Update VII – 12/5/2015

Greetings and glad Yule to you all! The zine has been updated with reviews of Synth Bard, RævJäger, Trogool, and the Elador/Medhelan split, as well as interviews with two very old school Dungeon Synth projects Taur Nu Fuin and Cernunnos Woods.

The “Winterscapes” demo from my dark ambient project Askaz has been well received so far, and can be previewed below!

Cernunnos Woods (Interview)

Cernunnos Woods is a Dungeon Synth project from way back in the early 90’s, playing a ritualistic style of Dungeon Synth with black metal vocals dedicated to Celtic and Druidic folklore. The project has recently been reactivated and will be releasing new music soon. In this interview I talk with Bard Algol about the past, the present, and the future of this cult project from the days of yore. 

More information about the project can be found here: CernunnosWoods.com & Dark-Age-Productions.com



  •  Greetings! Thanks for taking the time to do this interview with Barbarian Skull. Please introduce yourself and tell us about the history of Cernunnos Woods. What inspired you to form the project initially?

Hello, thank you for inviting me.
Cernunnos Woods started in 1993 and released 2 demo tapes (Tears of the Weeping Willow and Lost Woods), one promo tape (Immrama which featured 3 tracks from the debut album), a couple compilation tracks and one full length album (Awaken the Empire of Dark Wood) on Cold Meat Industry (Cruel Moon International) label from Sweden.

Cernunnos Woods was initially conceived because I was not able to get together a metal band so I decided to see what I could do using a keyboard and microphone. I always enjoyed the intros on metal albums and I thought it might be cool to do a whole release of that kind of thing. I had a bass guitar but getting the people together to form a proper band here was problematic. Back then there was so few people into underground music in my small Minnesota town. Each person was into their own kind of underground music and had their own ideas where they wanted to go. So with 4 people wanting to go in 4 different directions, the few rehearsals that did get put together weren’t very productive. It was better to go off on my own and at least get something done.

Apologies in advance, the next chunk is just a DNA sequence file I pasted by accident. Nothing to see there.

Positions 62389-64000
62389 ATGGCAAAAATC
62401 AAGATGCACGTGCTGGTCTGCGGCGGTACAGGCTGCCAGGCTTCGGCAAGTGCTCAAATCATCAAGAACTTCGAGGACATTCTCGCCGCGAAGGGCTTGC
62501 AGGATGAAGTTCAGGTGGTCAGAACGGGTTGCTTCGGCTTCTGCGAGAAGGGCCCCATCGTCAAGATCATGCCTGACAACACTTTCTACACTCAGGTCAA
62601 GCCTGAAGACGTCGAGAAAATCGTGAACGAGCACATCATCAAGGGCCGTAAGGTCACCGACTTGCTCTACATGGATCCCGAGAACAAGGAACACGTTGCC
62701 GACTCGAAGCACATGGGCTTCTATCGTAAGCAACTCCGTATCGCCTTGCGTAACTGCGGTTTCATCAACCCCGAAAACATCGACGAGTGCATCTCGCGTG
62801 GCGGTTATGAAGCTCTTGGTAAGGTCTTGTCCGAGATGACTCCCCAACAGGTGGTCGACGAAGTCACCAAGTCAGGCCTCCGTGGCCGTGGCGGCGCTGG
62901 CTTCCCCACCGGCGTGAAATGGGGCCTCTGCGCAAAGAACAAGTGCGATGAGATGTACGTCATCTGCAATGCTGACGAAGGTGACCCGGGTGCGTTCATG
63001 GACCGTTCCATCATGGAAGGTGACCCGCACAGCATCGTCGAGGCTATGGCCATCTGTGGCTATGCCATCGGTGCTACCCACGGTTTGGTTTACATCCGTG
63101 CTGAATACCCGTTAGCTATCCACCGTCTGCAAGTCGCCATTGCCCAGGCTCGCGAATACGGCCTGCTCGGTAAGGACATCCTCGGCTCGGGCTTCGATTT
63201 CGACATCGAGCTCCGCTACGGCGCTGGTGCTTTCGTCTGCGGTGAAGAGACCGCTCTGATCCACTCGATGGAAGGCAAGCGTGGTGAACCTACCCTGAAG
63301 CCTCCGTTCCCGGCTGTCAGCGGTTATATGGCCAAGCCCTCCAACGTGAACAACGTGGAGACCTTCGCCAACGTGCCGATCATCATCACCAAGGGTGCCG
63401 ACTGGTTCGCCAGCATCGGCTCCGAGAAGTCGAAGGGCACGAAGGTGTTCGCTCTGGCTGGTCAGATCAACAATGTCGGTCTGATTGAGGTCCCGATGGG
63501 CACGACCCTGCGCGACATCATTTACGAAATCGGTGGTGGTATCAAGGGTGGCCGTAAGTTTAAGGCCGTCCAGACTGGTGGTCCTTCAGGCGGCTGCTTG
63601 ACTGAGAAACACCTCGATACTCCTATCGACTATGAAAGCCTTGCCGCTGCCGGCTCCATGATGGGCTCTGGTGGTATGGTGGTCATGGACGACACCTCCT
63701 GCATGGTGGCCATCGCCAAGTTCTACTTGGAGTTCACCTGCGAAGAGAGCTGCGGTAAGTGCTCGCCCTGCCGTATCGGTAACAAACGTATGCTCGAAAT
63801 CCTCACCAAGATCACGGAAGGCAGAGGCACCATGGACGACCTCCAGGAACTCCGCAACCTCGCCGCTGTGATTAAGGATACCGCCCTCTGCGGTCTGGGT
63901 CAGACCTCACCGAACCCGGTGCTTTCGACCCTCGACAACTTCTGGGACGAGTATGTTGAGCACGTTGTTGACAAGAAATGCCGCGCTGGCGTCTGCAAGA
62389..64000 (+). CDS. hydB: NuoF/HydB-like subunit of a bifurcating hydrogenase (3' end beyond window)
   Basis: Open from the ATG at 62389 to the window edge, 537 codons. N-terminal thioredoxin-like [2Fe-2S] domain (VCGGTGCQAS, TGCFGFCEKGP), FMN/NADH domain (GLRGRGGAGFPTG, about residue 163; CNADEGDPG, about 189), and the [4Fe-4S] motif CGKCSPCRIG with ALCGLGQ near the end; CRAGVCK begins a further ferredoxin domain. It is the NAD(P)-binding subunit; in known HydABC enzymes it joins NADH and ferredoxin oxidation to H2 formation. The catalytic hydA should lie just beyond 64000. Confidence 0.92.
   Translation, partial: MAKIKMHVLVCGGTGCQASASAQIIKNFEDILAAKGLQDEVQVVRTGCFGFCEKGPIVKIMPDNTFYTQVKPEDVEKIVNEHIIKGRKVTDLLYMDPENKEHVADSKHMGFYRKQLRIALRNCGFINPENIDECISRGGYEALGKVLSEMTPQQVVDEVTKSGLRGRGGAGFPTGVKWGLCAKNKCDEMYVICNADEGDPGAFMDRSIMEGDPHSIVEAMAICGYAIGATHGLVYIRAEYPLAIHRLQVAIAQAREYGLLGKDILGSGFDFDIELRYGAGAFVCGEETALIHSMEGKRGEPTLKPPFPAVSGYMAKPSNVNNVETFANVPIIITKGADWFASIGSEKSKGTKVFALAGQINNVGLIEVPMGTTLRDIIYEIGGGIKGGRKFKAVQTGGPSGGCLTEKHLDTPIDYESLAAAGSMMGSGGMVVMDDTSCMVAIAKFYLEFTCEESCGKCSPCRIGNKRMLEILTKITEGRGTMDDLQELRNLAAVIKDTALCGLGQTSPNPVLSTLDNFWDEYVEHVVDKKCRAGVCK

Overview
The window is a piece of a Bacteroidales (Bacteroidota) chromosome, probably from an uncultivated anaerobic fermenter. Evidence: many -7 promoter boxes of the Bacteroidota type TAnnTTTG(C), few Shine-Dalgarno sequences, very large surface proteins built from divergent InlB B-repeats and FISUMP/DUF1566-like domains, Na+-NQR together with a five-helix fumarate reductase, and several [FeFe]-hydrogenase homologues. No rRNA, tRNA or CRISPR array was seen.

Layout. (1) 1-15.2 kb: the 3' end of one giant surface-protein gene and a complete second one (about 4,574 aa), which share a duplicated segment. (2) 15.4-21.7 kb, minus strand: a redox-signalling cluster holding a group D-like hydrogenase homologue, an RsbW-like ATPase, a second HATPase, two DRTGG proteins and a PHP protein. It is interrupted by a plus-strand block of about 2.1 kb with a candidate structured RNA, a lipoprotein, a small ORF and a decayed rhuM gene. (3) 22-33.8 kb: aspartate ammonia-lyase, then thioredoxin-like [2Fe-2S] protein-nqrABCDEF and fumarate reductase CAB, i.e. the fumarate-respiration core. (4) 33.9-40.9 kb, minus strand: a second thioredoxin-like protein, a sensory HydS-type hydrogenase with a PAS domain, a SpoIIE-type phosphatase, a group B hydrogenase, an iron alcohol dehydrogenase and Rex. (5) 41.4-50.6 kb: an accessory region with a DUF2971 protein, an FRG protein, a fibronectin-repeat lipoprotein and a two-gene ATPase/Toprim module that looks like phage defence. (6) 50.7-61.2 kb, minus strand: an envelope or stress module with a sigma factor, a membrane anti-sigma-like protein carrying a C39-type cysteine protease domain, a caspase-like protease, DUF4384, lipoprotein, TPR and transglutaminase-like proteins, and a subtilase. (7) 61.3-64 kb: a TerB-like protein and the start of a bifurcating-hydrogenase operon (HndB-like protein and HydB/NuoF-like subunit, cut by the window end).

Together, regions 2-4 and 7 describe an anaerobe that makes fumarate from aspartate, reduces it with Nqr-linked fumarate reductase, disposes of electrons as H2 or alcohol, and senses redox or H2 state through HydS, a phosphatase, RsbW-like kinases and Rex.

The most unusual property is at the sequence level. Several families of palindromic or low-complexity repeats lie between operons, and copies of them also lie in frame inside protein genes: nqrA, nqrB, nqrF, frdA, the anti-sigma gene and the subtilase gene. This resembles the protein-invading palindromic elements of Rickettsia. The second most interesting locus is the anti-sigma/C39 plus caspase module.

•  Cernunnos Woods formed in 1993, a time when there were very few bands making “metal based” synth music. What bands/projects inspired you musically in the early days?

Yeah I remember when the first releases of this kind of stuff were coming out some fliers had warnings  like “There is no metal on this tape – total atmosphere!” and things like that. In the early times there was: Mortiis, Funerary Call, Wongraven, Darkness Enshroud, Abruptum, Equimanthorn, Beherit’s atmospheric tracks on Drawing Down The Moon, the Messe Des Morts 7” and the HC418ov21C album were all really inspirational for me at the time. Other inspirations were things like the soundtrack LPs to fantasy movies like Legend (by Tangerine Dream), the early Lord of the Rings soundtrack (the one released in the 1970s), Conan the Barbarian soundtrack and so on.


  • Your early demo Tears of the Weeping Willow was recently re-released digitally with re-mastered sound on your bandcamp page. How was this demo initially received by fans when you first released it? Are there any plans to re-release more of the old material?bard2015